Complainant claims common law rights in the CAMERON DIAZ mark because the mark is Complainant's name and Complainant contends that the name has acquired secondary meaning due to the fame and repute of Complainant as an actress. Complainant has appeared in more than 30 movies, beginning with The Mask in 1994. Prior to Respondent's registration of the <camerondiaz.com> domain name in 1996, Complainant appeared in The Mask, The Last Supper, She's the One, Feeling Minnesota, and Head Above Water. Absent evidence to the contrary, and recognizing Complainant's fame and repute as an actress, the Panel finds that pursuant to Policy ¶ 4(a)(i) Complainant established common law rights in the CAMERON DIAZ mark. See Roberts v. Boyd, D2000-0210 (WIPO May 29, 2000) (finding that trademark registration was not necessary and that the name “Julia Roberts” has sufficient secondary association with the complainant that common law trademark rights exist); see also James v. Demand Domains, FA 1106240 (Nat. Arb. Forum Dec. 27, 2007) (“The AMI JAMES mark has become distinct through Complainant's use and exposure of the mark in the marketplace and through use of the mark in connection with Complainant's television show, clothing line, and tattoo shop for over seventeen years.”).
Complainant asserts that the <camerondiaz.com> domain name is identical to Complainant's CAMERON DIAZ mark. The disputed domain name omits the space between the two words in the mark and adds the generic top-level domain “.com.” The Panel agrees; the <camerondiaz.com> domain name is identical to Complainant's CAMERON DIAZ mark pursuant to Policy ¶ 4(a)(i). See Diesel v. LMN, FA 804924 (Nat. Arb. Forum Nov. 7, 2006) (finding <vindiesel.com> to be identical to complainant's mark because “simply eliminat[ing] the space between terms and add[ing] the generic top-level domain (“gTLD”) ‘.com' … [is] insufficient to differentiate the disputed domain name from Complainant's VIN DIESEL mark under Policy ¶ 4(a)(i)”); see also Bond & Co. Jewelers, Inc. v. Tex. Int'l Prop. Assocs., FA 937650 (Nat. Arb. Forum Apr. 30, 2007) (finding that the elimination of spaces between terms and the addition of a gTLD do not establish distinctiveness from the complainant's mark under Policy ¶ 4(a)(i)).
Respondent did not submit a response in this case and therefore made no arguments under Policy ¶ 4(a)(i). Nonetheless, the Panel examined the record and found no evidence contrary to Complainant's allegations.
The Panel finds that Complainant satisfied the elements of ICANN Policy ¶ 4(a)(i).
Rights to and Legitimate Interests:
After establishing its rights, Complainant asserts that it has not granted Respondent any license to use the CAMERON DIAZ mark. The WHOIS information associated with the disputed domain names lists Respondent as “Network Operations Center c/o Alberta Hot Rods.” The Panel has before it no evidence from Respondent or otherwise that suggests that Respondent has any rights to or legitimate interests in the mark or disputed domain name under Policy ¶ 4(c)(ii). See M. Shanken Commc'ns v. WORLDTRAVELERSONLINE.COM, FA 740335 (Nat. Arb. Forum Aug. 3, 2006) (finding that the respondent was not commonly known by the <cigaraficionada.com> domain name under Policy ¶ 4(c)(ii) based on the WHOIS information and other evidence in the record); see also RMO, Inc. v. Burbridge, FA 96949 (Nat. Arb. Forum May 16, 2001) (interpreting Policy ¶ 4(c)(ii) “to require a showing that one has been commonly known by the domain name prior to registration of the domain name to prevail”).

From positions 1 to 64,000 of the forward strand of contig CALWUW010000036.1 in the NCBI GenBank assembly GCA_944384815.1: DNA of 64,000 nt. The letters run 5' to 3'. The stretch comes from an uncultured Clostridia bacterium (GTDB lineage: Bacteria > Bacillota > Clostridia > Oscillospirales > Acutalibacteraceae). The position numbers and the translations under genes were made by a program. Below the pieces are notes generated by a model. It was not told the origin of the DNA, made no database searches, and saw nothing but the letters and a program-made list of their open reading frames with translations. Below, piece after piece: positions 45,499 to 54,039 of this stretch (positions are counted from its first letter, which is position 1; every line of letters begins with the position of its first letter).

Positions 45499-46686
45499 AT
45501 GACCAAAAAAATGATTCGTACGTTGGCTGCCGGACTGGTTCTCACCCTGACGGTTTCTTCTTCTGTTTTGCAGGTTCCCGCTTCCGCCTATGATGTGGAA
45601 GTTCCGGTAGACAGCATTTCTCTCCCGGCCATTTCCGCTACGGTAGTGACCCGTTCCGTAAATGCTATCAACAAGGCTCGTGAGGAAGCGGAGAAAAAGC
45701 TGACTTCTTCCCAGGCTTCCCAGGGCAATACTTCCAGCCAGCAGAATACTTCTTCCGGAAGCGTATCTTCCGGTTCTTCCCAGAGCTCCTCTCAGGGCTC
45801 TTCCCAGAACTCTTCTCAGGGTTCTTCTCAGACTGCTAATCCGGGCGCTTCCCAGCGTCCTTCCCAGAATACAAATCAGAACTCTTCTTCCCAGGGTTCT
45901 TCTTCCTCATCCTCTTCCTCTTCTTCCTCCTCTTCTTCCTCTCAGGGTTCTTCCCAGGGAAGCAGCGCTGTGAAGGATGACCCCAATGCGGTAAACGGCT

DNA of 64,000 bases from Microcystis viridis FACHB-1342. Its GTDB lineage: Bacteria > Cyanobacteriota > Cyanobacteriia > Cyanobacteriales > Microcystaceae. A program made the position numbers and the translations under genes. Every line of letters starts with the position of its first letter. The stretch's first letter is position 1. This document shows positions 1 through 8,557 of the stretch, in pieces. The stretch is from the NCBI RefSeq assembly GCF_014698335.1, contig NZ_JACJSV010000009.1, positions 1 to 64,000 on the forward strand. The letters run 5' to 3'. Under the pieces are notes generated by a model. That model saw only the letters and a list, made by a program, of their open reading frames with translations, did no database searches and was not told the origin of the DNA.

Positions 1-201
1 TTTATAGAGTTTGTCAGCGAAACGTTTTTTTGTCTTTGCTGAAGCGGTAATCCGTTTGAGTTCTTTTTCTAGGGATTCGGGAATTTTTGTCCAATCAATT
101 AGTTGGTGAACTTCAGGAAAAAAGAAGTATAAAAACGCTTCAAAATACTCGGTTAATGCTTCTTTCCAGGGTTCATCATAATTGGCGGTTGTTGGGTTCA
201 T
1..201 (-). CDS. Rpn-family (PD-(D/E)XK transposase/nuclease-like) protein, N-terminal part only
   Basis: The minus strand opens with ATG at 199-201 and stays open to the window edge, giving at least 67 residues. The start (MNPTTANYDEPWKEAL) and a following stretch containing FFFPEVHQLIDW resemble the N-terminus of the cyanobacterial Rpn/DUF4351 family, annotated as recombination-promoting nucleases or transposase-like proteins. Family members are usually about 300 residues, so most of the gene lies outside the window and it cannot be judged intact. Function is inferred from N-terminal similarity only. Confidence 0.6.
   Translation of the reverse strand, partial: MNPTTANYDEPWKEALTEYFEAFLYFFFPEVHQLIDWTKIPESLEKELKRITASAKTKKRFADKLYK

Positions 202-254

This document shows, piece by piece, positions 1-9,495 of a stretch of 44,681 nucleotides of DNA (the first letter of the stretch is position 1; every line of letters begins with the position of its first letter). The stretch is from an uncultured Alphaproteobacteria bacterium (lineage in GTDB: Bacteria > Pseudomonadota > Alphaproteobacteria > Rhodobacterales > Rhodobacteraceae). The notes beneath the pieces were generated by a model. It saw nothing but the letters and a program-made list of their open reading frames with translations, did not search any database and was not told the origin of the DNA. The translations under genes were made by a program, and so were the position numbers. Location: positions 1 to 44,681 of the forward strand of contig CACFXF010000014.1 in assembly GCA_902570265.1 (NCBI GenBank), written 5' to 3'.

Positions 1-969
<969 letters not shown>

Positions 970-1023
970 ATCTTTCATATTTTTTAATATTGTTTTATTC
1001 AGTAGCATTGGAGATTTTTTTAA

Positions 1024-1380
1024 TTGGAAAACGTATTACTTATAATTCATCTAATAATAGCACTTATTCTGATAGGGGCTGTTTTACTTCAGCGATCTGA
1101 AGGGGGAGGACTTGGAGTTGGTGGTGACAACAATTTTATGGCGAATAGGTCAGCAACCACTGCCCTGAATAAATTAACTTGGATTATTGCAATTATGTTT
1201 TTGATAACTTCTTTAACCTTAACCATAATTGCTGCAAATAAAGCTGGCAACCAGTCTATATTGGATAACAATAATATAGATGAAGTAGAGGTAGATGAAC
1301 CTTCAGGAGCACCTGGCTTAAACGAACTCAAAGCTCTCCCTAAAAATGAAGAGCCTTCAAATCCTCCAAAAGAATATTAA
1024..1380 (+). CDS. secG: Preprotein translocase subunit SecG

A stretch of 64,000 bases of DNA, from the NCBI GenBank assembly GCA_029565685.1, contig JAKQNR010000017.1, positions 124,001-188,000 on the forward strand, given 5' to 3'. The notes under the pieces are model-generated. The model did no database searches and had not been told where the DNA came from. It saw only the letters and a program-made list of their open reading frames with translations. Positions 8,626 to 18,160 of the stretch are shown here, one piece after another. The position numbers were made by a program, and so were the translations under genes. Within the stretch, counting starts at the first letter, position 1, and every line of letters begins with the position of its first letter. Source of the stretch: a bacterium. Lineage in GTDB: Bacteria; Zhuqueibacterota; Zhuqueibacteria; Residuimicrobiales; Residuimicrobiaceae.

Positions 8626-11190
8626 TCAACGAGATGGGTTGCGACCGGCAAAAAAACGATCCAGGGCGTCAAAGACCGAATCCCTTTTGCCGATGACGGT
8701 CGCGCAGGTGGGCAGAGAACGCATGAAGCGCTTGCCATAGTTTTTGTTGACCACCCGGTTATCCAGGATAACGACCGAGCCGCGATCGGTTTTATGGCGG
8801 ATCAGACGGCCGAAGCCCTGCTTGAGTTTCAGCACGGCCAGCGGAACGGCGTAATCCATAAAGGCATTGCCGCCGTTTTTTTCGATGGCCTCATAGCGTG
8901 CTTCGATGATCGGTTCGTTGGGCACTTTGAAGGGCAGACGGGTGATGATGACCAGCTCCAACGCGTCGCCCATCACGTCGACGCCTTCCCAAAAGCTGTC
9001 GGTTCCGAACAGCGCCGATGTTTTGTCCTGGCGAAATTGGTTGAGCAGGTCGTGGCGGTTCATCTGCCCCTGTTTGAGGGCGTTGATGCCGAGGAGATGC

According to Complainant, Respondent is using the <camerondiaz.com> domain name to resolve to a website displaying links to third-party websites, including adult-oriented websites. The Panel finds that this is not a bona fide offering of goods or services under Policy ¶ 4(c)(i) and it is not a legitimate noncommercial or fair use under Policy ¶ 4(c)(iii). See Constellation Wines U.S., Inc. v. Tex. Int'l Prop. Assocs., FA 948436 (Nat. Arb. Forum May 8, 2007) (finding that the respondent had no rights or legitimate interests under Policy ¶¶ 4(c)(i) or 4(c)(iii) by using the disputed domain name to operate a website featuring links to goods and services unrelated to the complainant); see also Paws, Inc. v. Zuccarini, FA 125368 (Nat. Arb. Forum Nov. 15, 2002) (holding that the use of a domain name that is confusingly similar to an established mark to divert Internet users to an adult-oriented website “tarnishes Complainant's mark and does not evidence noncommercial or fair use of the domain name by a respondent”).
Respondent failed to submit a response in this case and therefore makes no arguments under Policy ¶ 4(a)(ii). The Panel examined the record and found no evidence from Respondent or otherwise to contradict Complainant's allegations.
The Panel finds that Complainant satisfied the elements of ICANN Policy ¶ 4(a)(ii).\
Registration and Use in Bad Faith: